• Difficult to adjust to a less explicitly competitive and more collaborative working environment between students (Campbell & Li, 2008).
    • As “the degree of social interactions with hosts decreases, the degree of culture shock increases” (Chapdelaine & Alexitch, 2004, p. 180).
model of international student adjustment


Know & apply self-help strategies

Take responsibility for own learning

Model of International Student Adjustment

Developing English language skills

Adapting to new learning & teaching

Negotiating the student-instructor relationship

Finding appropriate university-level support




Understand & accept alternate modes of expression

Modify instructional styles


Social programs for international students

Support programs for language & study skills



Family & financial support

Language skills

Similarity of home & host cultures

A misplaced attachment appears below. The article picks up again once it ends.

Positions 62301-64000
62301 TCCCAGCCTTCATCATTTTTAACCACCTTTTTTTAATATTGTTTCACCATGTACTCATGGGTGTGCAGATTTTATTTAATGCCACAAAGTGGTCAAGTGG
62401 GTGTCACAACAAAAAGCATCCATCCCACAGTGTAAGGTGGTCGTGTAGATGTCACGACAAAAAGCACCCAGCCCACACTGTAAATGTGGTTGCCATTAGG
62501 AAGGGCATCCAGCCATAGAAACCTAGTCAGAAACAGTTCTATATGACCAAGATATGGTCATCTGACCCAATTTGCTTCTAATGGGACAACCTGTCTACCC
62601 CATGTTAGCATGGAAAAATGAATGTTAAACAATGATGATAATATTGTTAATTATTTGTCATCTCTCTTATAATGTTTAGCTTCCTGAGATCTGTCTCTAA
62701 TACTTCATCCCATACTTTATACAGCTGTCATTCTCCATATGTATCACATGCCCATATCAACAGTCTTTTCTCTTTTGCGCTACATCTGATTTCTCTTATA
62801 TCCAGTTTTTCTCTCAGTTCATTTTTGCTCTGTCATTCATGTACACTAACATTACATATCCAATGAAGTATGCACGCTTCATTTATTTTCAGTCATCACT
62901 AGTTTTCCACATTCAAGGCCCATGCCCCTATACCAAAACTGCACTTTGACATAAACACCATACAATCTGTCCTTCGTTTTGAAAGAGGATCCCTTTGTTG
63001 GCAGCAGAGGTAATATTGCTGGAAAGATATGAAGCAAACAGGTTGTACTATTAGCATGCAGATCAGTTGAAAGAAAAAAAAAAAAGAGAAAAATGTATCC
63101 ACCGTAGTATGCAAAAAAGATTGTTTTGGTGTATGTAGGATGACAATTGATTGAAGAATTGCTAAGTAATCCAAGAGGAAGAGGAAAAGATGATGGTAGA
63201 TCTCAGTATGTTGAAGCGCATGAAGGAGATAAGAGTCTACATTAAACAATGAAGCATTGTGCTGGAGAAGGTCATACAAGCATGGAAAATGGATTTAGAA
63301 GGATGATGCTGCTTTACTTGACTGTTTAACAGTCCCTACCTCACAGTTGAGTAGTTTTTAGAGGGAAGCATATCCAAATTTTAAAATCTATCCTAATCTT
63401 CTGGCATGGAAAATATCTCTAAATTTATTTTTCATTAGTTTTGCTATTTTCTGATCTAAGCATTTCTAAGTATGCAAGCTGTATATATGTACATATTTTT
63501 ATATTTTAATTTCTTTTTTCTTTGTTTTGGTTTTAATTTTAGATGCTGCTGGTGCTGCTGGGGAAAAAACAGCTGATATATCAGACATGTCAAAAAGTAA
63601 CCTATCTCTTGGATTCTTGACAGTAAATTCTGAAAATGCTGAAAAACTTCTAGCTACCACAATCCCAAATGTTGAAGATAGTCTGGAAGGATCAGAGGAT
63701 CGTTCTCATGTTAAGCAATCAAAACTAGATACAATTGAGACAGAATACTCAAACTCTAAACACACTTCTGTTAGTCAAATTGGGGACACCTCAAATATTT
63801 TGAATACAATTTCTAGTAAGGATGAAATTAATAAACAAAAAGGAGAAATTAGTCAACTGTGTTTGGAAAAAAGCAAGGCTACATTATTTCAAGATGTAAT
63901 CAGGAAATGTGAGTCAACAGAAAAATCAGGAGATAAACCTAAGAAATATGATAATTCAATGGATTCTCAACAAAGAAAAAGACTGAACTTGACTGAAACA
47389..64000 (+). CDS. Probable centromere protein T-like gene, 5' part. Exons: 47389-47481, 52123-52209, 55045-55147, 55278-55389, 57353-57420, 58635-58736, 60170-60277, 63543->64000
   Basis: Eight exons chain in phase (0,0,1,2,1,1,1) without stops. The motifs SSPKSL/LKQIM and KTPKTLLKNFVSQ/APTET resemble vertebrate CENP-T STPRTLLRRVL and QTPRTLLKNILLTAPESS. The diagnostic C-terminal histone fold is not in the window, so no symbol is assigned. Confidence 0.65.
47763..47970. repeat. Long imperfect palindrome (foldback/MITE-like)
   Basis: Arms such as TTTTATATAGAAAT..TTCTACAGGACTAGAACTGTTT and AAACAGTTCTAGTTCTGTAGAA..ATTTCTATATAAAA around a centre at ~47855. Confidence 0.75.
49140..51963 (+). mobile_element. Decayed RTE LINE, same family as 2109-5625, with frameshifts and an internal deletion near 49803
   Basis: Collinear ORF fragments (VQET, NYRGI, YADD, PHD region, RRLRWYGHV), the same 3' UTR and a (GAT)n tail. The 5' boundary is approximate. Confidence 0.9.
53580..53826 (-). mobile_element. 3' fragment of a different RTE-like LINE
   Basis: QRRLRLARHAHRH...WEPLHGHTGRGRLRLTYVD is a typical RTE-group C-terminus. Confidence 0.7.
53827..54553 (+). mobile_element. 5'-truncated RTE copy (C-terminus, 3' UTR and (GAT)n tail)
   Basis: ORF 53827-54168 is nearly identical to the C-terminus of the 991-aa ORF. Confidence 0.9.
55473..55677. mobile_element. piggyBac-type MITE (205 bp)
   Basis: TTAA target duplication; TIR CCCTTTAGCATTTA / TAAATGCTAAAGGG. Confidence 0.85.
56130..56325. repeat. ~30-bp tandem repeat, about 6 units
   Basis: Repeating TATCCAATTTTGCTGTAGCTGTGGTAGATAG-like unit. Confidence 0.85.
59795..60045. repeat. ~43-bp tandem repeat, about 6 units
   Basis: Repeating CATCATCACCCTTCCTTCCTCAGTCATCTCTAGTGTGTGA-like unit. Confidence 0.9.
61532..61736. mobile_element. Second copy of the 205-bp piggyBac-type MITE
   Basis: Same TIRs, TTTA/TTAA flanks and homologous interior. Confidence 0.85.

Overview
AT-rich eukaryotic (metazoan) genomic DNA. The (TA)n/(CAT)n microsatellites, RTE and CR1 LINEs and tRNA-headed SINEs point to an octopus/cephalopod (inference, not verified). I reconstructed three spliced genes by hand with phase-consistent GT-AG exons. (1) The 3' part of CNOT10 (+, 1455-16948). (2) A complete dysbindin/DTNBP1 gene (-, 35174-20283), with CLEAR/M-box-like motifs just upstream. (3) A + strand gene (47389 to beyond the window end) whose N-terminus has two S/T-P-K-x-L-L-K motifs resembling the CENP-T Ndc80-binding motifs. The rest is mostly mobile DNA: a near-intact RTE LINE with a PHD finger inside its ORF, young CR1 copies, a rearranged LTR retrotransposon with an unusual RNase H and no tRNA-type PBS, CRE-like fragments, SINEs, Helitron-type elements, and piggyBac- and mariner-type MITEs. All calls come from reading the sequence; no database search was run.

implications lessons learned 1
Implications & Lessons Learned (1)

Instructors should…

  • Appropriately support student adjustment & language development (e.g., by encouraging independent autonomous work, developing supportive relationships with their students).
  • Think of English as a content area as well as a mediumthrough which content is accessed. 
  • Provide NNES students with more explicit feedback, and model correct or appropriate structures and formats for assignments.
  • Help students to feel at ease in a more participatory classroom by encouraging them to engage in learning community activities.
  • Balance fair expectations of course performance for domestic and international students while taking into account the cultural differences between students in the class.
implications lessons learned 2
Implications & Lessons Learned (2)

Institutions should…